Human error, a necessary factor of sports

Technology and sports should not mix

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Human error, a necessary factor of sports

Jackson Bracknell, Editor-in-Chief

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Every off-season seems to spark debate within the sports community; how can we increase the popularity of our sport? Major professional sports leagues implement new technologies for various reasons, primarily to fix officiating errors and grow their league’s fanbase.

If more technology is added to sports, primarily baseball and football, then the sports that Americans hold dear could be changed for the worse.

Leagues like the National Football League and Major League Baseball implement new technologies into their respective games in order to increase attendance, viewership, and profit.

For example, MLB has introduced a pitch clock on the backstop that gives pitchers 25 seconds in between pitches to deliver the ball. The goal was to increase the pace of the game, but most pitchers do not care and umpires ignore it, and it adds another unneeded obstruction to the game.

Another example is baseball’s Replay Review policy, in which a manager can challenge an umpire’s call or no call on the field. Then starts an often lengthy process of the crew chief calling New York for Replay Review officials to uphold or overturn the call. If baseball’s goal is to increase the speed of play, these Replay Reviews make viewers want to flip the channel and watch basketball or football.

In the 2019 NFC Championship Game, the New Orleans Saints lost to the Los Angeles Rams by a score. A controversial late-game pass interference no-call against the Saints resulted in poor field position for a field goal and a loss for New Orleans.

Public outrage ensued in the sports community, primarily from the Saint’s fan base. Calls for a rematch, replay reviews on judgment calls, and new officiating technologies were discussed.

Even the Commissioner of the NFL, Roger Goodell, came out publicly and said that over the off-season, the league would discuss alternative options to make sure something like that never happens again.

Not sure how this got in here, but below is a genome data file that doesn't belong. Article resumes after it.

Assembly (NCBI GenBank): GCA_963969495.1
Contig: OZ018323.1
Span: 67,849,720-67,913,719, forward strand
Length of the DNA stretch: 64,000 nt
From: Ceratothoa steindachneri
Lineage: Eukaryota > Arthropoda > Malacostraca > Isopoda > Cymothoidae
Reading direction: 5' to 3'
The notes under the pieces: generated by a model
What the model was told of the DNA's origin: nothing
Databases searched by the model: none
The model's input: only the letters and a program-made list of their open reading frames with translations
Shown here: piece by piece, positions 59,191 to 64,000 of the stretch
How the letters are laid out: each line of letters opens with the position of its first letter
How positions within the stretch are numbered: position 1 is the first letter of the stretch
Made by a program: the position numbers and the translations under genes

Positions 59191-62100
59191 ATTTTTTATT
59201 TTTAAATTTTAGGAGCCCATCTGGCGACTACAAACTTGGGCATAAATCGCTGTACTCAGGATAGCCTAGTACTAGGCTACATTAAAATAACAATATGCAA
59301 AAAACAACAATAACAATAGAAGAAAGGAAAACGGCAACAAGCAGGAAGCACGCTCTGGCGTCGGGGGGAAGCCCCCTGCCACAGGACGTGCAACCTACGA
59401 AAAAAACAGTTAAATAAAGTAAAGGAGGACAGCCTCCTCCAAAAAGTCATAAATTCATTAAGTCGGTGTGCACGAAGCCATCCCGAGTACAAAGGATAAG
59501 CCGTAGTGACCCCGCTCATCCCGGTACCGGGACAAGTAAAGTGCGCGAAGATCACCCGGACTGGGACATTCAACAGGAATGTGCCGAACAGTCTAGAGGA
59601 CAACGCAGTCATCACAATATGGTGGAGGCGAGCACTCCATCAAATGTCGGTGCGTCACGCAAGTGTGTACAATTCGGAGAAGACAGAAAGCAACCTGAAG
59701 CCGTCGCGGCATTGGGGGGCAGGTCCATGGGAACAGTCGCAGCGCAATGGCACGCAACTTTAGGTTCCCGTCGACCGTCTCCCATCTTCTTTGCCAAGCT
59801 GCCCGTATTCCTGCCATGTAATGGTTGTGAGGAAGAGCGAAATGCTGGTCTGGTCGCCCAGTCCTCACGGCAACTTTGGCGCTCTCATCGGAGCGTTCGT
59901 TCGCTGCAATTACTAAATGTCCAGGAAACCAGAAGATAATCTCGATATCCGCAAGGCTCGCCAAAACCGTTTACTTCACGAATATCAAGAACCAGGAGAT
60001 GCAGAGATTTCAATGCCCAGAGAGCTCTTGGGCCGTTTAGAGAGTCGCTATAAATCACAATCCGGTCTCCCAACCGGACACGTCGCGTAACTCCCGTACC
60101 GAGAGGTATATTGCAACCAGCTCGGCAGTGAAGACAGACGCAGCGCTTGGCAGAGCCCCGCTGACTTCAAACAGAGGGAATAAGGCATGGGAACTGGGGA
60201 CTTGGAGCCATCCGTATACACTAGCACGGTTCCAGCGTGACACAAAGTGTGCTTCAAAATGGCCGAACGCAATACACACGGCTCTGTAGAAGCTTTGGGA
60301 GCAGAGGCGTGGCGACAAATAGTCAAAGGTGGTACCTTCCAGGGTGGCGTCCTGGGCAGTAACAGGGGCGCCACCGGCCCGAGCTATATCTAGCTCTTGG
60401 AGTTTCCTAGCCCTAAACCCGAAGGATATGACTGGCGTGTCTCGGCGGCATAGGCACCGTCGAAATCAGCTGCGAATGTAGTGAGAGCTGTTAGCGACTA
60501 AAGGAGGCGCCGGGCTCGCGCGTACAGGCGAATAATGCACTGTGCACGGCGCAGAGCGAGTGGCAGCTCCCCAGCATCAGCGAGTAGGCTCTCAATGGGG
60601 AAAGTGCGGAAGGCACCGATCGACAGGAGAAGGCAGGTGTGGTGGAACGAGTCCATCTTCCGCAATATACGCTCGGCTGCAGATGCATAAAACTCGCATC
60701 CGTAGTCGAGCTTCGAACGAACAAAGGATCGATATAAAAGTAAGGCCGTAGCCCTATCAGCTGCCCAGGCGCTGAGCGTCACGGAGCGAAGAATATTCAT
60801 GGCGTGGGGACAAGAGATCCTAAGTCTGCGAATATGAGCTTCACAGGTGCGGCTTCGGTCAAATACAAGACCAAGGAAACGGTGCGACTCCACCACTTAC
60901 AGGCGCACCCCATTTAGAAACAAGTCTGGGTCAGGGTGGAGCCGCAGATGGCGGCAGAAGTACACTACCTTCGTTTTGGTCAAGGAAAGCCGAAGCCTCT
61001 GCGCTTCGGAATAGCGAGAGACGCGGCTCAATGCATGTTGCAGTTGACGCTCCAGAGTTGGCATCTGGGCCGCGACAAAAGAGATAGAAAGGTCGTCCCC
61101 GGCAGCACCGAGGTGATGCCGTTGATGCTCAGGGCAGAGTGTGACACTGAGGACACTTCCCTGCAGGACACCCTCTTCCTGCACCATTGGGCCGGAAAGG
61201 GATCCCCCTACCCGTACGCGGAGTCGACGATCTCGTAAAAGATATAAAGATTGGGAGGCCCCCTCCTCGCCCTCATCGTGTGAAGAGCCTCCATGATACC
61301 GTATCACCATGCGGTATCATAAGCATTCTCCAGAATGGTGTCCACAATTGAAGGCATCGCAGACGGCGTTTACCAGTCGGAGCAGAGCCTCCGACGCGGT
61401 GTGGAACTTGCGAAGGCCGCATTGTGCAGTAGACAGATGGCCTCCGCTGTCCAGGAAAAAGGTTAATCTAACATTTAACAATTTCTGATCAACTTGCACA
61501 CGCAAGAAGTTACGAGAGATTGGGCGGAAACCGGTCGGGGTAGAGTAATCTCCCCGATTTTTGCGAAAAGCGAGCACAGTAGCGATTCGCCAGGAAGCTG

These sports fans that support technology in officiating are terribly wrong, and obviously, were never athletes. Every athlete knows that there is no use in arguing with the umpire. They also learn that bad calls are a part of the game. Sometimes the calls go your way, sometimes they do not; it is part of the game. If more call overturns and reviews are allowed, then the pace of play will decrease and make the game boring.

As a catcher in baseball, we learn to respect the umpire, make conversation, and protect him. The relationship with umpires is an aspect of the game learned through many years of play and maturity; just like hitting power or pitch velocity it is a skill that, if mastered, will help the player and the team succeed.

The existence of officials and the fact that they can decide points, yards, games, and seasons for teams encourages moral and appropriate behavior from athletes and managers. If human officials are eliminated, then managers and players could basically act however they want for millions of children, who often idol them, to see.

Fines do not work either; what does a $50,000 fine mean to an athlete that makes millions a year?

Cutting edge technology rightfully should be implemented in some aspect of sports, such as equipment, safety, training, and sports medicine; however, technology has no place in the refereeing aspect, for it slows and ultimately ruins the sport.

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